Esmé Wonders How She’ll Die
– for Lisa
…perspective is a lie. If I know a pond is round then why should I draw it oval? I will draw it round because round is true. Why should my brush lie to you just because my eyes lie to me? – Terry Pratchett
I shot the boy
whose piano chanted
in the monastery of rain. Continue reading Esmé Wonders How She’ll Die
One of the symptoms of depression is an addiction to rumination. The vicious cycle of negative thinking that strips us of energy and desire. It is precisely our obsession with working out what makes us unhappy that makes us unhappy. – Chris Corner
You don’t walk away from something that was central to your very being for 35 years without … thinking about it.
Three or four years ago I wrapped my fourth book of poetry and hung up my quill, as it were. I wrote about it at the time, but no matter how self-aware or introspective or pensive or reflective you are, you simply will not fully understand this kind of momentous decision until you’ve had a chance to get away from it and develop some distance and perspective.
Lately I believe I have come to a deeper realization about my relationship with poetry than I ever had, ever could have had, before. When all is said and done, I believe poetry was killing me. Or rather, poetry was the weapon with which I was killing myself.
Here’s how it goes. Continue reading Photography may have saved my life
My friend Anders Thyr is an extremely talented illustrator and designer, and I’m quite a fan of his work. His ongoing Weltschmerz Bears series, for instance, manages to be both whimsical and deeply thought-provoking, and it has gotten me pondering the ways humor can open a subversive back door into my intellect.
Continue reading From idea to print: the artistic process of Anders Thyr
Every picture tells two or three stories. At least.
If you aren’t a photographer, you may not think about processing. But I have learned, over the past two and a half years, just how important those decisions can be. Everything from the basic choice of how to crop all the way to what kinds of heinous digital fuckery to employ – trust me when I say that it isn’t the picture that tells the story, it’s the decisions that get made once the picture has been taken.
Let me illustrate. I took a pleasant little shot of an orchid not long ago. Here’s the raw photo, edited a tad for balance. It’s underexposed because that’s what I needed in the raw for what I had in mind.
Continue reading Predator: One orchid’s descent into hell
Hey Denver folks – tomorrow is First Friday. Time for some shameless self-promotion (although others are being promoted, too).
Denver FFs are typically about the Santa Fe district, and perhaps the growing RiNo district. Continue reading Attn Denver art and photo lovers: Light Rail Gallery grand opening in Olde Town Arvada tomorrow night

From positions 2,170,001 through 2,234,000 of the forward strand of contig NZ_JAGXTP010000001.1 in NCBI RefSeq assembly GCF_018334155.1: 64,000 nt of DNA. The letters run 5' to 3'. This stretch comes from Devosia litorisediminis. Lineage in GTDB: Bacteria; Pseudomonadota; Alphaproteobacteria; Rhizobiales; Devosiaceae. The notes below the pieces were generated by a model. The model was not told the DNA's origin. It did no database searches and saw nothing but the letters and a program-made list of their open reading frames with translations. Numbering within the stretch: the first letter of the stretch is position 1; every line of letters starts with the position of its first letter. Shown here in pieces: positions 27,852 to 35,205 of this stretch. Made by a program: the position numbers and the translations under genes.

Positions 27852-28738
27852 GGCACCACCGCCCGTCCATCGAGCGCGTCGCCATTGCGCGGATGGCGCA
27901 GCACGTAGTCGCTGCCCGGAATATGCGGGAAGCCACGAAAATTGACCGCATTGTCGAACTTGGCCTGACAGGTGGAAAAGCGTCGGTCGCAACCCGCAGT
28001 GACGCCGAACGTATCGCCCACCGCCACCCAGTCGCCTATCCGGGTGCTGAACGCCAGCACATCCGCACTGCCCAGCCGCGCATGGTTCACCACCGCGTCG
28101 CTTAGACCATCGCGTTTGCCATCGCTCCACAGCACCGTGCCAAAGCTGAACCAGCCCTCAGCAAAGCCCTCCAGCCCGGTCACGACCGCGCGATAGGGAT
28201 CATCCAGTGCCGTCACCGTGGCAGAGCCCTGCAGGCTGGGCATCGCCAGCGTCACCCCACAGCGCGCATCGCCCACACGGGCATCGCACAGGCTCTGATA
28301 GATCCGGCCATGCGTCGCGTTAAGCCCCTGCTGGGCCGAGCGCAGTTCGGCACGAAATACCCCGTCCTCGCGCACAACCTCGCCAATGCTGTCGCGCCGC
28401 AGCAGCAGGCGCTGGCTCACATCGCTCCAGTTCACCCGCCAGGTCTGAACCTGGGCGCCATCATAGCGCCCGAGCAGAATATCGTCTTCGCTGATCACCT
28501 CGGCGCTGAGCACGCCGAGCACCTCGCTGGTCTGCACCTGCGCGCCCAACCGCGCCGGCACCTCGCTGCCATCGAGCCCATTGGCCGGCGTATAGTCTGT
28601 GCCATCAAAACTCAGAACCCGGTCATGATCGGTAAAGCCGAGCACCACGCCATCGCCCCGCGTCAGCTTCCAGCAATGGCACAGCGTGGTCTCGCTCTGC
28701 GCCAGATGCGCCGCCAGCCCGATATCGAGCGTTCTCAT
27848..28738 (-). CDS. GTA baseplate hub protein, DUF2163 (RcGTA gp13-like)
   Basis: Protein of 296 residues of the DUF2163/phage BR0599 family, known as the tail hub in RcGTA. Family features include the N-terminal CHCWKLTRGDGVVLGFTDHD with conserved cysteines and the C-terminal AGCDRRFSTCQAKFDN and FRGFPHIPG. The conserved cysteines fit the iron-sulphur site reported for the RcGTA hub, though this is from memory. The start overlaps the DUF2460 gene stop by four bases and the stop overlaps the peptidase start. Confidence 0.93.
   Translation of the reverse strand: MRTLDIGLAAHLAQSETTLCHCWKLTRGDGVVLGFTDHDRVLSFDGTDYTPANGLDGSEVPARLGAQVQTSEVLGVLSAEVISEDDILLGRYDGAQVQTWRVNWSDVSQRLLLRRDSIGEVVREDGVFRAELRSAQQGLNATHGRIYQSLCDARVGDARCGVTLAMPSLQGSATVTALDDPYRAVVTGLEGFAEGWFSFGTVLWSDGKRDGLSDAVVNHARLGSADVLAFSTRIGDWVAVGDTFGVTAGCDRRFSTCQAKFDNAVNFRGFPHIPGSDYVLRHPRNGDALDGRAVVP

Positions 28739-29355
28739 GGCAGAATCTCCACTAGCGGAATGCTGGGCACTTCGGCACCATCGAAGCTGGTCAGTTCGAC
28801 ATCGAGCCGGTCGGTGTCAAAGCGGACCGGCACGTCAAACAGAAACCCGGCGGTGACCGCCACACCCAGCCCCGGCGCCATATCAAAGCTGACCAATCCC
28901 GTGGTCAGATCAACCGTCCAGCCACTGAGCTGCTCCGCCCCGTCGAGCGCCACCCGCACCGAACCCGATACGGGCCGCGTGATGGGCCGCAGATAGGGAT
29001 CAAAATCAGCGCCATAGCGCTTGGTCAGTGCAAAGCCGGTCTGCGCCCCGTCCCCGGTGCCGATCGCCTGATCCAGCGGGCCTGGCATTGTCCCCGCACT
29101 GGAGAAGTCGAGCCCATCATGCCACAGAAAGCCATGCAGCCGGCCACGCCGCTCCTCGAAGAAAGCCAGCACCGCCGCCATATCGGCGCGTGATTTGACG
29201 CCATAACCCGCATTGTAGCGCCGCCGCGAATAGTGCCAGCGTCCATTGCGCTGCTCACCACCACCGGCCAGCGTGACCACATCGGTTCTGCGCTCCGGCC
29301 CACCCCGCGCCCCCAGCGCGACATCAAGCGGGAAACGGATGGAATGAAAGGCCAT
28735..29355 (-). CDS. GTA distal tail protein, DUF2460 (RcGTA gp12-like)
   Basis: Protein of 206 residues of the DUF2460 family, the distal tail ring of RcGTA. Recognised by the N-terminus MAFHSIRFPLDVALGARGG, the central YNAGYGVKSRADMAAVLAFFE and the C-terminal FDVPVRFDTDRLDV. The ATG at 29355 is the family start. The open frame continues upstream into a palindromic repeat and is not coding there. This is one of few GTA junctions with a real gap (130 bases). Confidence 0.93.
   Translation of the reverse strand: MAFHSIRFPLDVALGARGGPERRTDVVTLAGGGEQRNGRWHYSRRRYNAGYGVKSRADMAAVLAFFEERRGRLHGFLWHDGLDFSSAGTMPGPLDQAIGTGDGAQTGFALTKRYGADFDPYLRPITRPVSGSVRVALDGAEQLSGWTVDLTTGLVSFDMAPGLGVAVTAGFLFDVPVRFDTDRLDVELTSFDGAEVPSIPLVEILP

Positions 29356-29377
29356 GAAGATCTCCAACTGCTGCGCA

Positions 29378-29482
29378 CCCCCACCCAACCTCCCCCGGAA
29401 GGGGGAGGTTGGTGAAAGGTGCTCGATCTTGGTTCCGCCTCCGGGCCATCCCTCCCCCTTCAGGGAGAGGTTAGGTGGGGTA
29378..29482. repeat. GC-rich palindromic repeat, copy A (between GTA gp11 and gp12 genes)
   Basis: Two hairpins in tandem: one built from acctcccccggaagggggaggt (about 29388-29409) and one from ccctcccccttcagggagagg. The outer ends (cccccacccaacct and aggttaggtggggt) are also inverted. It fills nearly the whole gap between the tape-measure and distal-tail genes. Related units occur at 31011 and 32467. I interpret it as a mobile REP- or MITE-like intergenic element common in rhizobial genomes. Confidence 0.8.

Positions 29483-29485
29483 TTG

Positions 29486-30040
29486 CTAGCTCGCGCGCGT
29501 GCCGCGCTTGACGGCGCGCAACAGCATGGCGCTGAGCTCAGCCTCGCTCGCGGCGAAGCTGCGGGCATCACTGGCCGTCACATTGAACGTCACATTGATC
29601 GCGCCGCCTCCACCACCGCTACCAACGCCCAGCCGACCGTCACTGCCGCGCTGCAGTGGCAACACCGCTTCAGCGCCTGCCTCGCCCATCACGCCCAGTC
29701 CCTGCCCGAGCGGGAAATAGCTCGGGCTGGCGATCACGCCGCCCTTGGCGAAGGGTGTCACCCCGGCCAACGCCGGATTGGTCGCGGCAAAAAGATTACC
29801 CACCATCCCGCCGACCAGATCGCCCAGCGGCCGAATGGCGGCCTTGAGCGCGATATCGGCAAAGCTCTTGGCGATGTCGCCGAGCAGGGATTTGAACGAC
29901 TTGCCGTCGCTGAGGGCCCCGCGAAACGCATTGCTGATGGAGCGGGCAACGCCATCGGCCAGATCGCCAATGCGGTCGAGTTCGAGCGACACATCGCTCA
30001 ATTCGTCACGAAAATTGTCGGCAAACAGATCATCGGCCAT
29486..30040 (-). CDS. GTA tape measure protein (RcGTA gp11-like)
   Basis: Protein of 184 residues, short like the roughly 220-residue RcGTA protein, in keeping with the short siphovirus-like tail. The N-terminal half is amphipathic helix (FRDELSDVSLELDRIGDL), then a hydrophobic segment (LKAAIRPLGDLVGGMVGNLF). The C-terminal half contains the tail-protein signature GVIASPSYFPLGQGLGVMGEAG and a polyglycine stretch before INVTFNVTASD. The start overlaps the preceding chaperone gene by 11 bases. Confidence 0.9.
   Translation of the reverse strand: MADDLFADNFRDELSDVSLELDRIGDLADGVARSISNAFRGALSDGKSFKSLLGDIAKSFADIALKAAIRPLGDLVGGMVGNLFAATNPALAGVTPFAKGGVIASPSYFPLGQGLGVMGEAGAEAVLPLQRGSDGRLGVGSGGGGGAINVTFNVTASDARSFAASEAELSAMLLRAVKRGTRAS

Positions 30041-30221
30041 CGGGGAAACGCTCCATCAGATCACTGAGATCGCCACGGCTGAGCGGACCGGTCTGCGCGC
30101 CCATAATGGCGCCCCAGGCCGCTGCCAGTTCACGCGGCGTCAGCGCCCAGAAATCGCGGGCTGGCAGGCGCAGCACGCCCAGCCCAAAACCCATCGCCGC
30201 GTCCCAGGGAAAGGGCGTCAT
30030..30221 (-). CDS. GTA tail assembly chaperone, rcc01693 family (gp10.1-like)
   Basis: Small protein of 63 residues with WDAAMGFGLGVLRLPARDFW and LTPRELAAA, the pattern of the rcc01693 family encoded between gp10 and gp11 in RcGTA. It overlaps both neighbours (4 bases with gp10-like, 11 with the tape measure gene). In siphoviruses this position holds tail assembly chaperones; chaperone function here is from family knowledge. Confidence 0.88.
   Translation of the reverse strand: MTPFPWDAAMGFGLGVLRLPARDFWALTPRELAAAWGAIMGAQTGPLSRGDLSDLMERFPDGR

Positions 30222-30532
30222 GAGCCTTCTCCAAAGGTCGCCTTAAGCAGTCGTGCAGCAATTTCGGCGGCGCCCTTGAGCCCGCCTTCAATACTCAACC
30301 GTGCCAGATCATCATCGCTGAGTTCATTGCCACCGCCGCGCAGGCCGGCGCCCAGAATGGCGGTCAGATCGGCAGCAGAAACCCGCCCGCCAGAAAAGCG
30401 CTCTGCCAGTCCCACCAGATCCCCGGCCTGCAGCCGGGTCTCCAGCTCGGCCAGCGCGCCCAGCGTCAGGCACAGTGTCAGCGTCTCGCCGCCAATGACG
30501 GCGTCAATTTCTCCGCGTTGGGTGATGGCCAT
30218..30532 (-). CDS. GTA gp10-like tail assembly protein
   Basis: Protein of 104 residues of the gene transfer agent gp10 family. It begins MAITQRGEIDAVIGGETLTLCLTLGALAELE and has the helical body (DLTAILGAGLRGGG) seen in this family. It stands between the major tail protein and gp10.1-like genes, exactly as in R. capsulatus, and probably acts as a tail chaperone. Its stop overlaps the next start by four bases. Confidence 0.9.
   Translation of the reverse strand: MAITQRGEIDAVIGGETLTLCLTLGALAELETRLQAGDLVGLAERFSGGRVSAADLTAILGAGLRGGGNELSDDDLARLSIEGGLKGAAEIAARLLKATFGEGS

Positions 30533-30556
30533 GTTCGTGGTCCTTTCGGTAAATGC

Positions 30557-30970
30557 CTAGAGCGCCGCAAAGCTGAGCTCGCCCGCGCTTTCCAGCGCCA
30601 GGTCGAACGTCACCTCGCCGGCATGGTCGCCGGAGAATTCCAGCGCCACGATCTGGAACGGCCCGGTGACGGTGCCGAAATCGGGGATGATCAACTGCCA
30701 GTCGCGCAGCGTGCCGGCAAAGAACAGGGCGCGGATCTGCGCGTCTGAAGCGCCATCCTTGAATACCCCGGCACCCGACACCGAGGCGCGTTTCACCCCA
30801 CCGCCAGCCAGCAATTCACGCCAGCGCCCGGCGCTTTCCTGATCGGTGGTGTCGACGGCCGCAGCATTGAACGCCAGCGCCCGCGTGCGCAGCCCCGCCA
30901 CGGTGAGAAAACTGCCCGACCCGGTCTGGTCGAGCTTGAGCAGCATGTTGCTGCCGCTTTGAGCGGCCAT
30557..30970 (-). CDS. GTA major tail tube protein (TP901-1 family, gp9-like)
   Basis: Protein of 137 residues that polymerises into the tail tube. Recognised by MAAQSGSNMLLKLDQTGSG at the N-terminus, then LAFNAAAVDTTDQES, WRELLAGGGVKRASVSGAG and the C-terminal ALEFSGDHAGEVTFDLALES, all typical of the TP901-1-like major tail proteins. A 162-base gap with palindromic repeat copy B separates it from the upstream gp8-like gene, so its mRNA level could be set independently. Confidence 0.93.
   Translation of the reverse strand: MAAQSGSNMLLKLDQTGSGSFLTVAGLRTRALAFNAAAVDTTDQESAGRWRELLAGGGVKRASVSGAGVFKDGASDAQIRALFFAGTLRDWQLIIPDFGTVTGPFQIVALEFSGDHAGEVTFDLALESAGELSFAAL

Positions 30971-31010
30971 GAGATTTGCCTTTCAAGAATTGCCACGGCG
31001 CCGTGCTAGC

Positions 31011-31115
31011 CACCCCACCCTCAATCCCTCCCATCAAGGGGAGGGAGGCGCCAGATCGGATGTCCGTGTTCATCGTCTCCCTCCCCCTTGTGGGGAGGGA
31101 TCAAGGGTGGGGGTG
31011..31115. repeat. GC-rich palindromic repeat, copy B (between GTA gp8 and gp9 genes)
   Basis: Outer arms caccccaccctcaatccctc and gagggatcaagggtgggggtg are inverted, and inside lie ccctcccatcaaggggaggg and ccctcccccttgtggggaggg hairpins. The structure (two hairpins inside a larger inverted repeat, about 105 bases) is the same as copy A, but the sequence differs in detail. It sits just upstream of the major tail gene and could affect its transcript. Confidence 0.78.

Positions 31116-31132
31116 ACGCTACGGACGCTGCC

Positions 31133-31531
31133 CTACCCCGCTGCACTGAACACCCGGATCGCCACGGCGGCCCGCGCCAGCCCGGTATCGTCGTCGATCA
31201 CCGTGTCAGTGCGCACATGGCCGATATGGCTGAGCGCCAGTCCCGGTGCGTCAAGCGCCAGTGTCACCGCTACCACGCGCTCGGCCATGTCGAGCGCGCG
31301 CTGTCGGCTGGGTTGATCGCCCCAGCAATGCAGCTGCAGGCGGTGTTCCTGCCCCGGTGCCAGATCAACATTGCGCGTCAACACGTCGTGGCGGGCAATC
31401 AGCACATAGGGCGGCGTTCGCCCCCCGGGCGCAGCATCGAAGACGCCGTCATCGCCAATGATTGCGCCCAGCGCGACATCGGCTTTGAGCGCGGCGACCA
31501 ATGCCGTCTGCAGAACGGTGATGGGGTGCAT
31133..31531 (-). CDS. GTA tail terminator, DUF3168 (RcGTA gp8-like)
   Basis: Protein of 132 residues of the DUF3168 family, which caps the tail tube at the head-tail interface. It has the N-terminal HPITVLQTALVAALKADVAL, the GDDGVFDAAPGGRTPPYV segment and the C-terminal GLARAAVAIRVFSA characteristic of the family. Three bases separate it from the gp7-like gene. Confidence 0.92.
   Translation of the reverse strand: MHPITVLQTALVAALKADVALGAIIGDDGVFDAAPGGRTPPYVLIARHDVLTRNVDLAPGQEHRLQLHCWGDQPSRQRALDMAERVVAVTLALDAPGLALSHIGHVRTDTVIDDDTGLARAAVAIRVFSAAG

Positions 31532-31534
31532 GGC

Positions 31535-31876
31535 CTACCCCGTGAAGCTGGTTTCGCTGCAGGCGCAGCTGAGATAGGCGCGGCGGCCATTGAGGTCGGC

About a year and a half ago the S&R literary journal published a couple of very good poems from Brooklyn-based poet Colin Dodds. Now Colin has published a new book, and we wanted to encourage our readers to give it a look.
It’s called Wisdom’s Real Opposite and it’s available in several formats at Smashwords.
Happy reading, and congrats to Colin.
Former US Poet Laureate Mark Strand is dead at 80.
In a 1998 interview with the Paris Review, poet Strand said something I find fascinating:
Well, I think what happens at certain points in my poems is that language takes over, and I follow it. It just sounds right. And I trust the implication of what I’m saying, even though I’m not absolutely sure what it is that I’m saying. I’m just willing to let it be. Because if I were absolutely sure of whatever it was that I said in my poems, if I were sure, and could verify it and check it out and feel, yes, I’ve said what I intended, I don’t think the poem would be smarter than I am. I think the poem would be, finally, a reducible item. It’s this “beyondness,” that depth that you reach in a poem, that keeps you returning to it. And you wonder, The poem seemed so natural at the beginning, how did you get where you ended up? What happened? I mean, I like that, I like it in other people’s poems when it happens. I like to be mystified. Because it’s really that place which is unreachable, or mysterious, at which the poem becomes ours, finally, becomes the possession of the reader. I mean, in the act of figuring it out, of pursuing meaning, the reader is absorbing the poem, even though there’s an absence in the poem. But he just has to live with that. And eventually, it becomes essential that it exists in the poem, so that something beyond his understanding, or beyond his experience, or something that doesn’t quite match up with his experience, becomes more and more his. He comes into possession of a mystery, you know—which is something that we don’t allow ourselves in our lives.
Continue reading Poet Laureate Mark Strand dead: reflecting on something he said
One of our greatest poets has died at 87.
I had the privilege of seeing Kinnell read while I was at Iowa State in the late ’80s. He did some new things – things he’d been working on during the flight out, in fact – but this was the high point of the evening.
Thank you, Galway. Sleep well.